341 Laws in 15 Days: Parliament Reviews Presidential Decrees

02-03-2016

Tasked with the job of discussing and voting on 341 laws in a period of 15 days, the first assignment facing Egypt’s new parliament was not an easy one. After the House of Representatives swore in its 596 members—each of whom individually read their oaths—and elected a speaker and deputies, the legislative body began to contend with its immediate duty as mandated by Article 156 of the Constitution. The article is generally interpreted as setting a 15-day period to discuss and vote on all laws passed since the constitution’s ratification and in the absence of a seated legislature; laws not discussed and approved by the end of the review period—which concluded on January 24—would have their force of law revoked.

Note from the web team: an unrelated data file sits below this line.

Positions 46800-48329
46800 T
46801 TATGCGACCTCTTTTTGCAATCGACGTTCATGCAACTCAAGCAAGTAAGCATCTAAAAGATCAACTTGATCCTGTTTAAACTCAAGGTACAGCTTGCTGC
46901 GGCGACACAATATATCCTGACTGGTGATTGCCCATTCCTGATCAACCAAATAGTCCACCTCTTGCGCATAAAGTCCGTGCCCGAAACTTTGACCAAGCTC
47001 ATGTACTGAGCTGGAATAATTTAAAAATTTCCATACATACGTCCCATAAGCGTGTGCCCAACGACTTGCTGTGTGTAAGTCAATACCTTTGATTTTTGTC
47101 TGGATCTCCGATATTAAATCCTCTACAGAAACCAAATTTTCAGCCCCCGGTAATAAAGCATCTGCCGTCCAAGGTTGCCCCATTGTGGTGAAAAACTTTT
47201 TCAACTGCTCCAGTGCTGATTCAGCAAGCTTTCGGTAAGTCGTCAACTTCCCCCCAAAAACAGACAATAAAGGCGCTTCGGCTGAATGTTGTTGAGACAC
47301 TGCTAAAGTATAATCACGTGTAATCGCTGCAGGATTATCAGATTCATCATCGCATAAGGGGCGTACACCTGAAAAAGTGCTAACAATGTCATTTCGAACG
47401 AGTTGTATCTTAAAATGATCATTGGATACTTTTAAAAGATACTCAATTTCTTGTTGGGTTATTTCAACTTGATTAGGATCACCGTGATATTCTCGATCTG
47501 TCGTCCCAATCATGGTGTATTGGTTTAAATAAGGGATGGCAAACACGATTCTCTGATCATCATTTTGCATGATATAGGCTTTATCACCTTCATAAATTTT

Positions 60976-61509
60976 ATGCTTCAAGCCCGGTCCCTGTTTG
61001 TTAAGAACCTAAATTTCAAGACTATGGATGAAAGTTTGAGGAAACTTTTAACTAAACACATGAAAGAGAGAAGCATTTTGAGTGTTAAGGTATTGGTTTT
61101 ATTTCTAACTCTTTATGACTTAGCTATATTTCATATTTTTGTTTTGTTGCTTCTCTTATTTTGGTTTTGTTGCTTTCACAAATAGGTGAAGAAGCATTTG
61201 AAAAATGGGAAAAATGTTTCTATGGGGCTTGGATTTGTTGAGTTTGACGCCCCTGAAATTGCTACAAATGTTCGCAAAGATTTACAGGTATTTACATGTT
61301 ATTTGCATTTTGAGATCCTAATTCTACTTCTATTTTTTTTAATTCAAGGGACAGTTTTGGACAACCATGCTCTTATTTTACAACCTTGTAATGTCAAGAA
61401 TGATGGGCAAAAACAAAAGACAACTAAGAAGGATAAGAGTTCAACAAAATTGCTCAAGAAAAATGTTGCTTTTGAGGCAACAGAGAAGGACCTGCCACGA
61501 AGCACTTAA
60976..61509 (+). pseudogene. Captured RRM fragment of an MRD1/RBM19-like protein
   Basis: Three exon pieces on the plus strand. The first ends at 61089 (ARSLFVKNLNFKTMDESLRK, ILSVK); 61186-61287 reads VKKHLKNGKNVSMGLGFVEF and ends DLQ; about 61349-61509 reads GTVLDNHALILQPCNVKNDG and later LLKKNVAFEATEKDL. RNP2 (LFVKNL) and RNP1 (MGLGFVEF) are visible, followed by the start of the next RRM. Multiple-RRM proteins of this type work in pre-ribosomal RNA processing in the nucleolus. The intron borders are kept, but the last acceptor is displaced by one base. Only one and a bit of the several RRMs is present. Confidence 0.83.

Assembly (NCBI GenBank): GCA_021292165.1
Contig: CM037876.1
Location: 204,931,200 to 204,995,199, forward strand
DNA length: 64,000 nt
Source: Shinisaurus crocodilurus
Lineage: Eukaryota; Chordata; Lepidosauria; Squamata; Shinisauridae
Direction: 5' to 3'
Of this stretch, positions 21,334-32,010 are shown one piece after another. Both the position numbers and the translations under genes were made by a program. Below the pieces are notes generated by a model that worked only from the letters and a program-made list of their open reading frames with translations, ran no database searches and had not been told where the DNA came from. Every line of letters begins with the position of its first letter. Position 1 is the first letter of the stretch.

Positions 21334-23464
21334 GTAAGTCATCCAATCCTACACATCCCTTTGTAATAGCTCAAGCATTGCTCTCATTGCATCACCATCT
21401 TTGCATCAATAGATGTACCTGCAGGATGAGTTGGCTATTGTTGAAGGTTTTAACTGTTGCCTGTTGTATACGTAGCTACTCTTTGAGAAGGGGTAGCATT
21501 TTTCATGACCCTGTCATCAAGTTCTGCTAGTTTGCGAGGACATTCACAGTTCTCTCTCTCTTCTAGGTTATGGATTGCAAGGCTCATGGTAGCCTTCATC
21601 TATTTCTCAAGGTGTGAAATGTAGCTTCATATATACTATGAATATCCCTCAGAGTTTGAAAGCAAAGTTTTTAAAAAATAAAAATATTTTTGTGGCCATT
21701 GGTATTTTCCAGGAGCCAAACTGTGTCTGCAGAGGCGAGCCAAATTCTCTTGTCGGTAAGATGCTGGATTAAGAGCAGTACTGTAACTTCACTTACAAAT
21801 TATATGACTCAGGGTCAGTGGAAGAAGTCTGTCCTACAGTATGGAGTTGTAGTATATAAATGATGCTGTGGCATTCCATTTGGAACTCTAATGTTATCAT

In completing its legislative review procedure, there is no doubt that parliament was unable to fulfill the spirit of the constitution. Under normal circumstances, the constitution sets out a lengthy legislative process, enabling multiple actors to participate and setting forth various checks throughout the procedure. It is perfectly clear that the document’s drafters in no way envisioned that a single president would issue hundreds of decrees in exercise of his temporary legislative authority. Parliament was thus bound—in at least some capacity— to fail in the task before it.